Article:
Kaspersky Lab Set To Launch Federal Subsidiary To Go After U.S. Goverment IT Security Contracts

Russian antivirus giant Kaspersky Lab is preparing to launch a new company that will compete for lucrative cybersecurity contracts with U.S. government agencies.

The newly created company, Kaspersky Government Security Solutions Inc., is staffed with several former senior level systems engineers from Science Applications International Corporation (SAIC), a McLean, Va.-based IT engineering and government services contractor,.

Located in the Washington D.C. region, the new firm is a separate entity with different products and services than its North American commercial arm, which is headquartered in Woburn, Massachusetts.

Kaspersky Lab CEO Eugene Kaspersky announced last year his plans to open a Washington D.C. area office as a test to enter the federal market.

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Kasepersky Lab hired Adam Firestone, a veteran systems engineer, to oversee the Kaspersky Lab federal operations. He is serving as senior vice president and general manager out of its Washington, D.C. office.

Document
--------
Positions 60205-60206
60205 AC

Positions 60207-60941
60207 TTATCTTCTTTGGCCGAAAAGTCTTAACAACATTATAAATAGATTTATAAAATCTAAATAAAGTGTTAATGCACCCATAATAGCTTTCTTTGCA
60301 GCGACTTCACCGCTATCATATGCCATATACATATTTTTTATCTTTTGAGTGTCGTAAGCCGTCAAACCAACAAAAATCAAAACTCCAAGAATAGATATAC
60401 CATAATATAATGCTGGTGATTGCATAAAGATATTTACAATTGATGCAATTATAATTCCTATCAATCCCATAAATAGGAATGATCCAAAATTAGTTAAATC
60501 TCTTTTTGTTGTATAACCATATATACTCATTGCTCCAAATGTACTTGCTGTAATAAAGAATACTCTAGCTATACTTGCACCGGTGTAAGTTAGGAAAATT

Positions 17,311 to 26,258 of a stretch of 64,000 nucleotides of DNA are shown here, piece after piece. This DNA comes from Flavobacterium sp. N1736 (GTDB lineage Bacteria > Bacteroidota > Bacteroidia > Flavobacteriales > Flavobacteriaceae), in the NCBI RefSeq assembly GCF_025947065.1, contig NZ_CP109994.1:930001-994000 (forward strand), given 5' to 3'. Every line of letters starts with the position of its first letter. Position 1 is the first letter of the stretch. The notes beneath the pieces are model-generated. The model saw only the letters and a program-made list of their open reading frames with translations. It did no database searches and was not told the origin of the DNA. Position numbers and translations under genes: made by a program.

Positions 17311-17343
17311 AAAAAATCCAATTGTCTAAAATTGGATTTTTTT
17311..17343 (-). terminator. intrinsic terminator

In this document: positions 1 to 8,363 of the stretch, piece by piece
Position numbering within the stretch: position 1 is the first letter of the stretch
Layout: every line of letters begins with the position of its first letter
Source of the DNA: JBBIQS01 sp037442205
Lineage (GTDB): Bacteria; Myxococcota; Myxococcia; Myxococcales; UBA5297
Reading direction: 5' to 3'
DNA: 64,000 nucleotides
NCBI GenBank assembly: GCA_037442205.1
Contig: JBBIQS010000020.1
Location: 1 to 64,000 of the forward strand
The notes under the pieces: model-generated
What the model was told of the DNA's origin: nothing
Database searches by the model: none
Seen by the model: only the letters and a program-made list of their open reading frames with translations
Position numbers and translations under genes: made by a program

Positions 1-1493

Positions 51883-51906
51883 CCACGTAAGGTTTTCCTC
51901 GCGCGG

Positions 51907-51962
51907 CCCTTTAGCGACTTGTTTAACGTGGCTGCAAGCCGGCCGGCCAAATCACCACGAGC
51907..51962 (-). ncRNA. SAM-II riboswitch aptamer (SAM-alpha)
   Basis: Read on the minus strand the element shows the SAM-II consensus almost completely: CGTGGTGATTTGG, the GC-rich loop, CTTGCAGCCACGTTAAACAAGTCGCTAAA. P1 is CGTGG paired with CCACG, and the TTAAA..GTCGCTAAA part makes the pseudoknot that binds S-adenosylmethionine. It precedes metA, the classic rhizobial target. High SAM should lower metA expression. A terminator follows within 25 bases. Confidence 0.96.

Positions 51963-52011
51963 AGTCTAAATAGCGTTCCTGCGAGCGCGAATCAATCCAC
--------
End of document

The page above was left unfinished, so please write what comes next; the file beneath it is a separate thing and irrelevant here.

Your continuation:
Firestone spent 17 years at SAIC and also served briefly at WSO2 Inc., where he spearheaded the launch of the middleware platform maker's Federal Systems subsidiary as its director of defense and government solutions, according to his LinkedIn profile.

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In an interview with CRN, Chris Doggett, managing director of Kaspersky Lab North America said the federal arm reports through the company's North America unit, but structurally, it will be operated as an autonomous subsidiary.

Current partners under the North America channel program will not see any changes, Doggett said, adding that the new company may work with specialized public-sector contractors and consultants that specialize in providing federal government work.

"For various reasons we need to have clear compartmentalization of that company so there is no overlap with this company, whether it is budgetary, corporate legal structure, leadership people. It all has to be separate," Doggett told CRN. "This is a different type of business, much more specialized for the federal government space with different services and partners as well."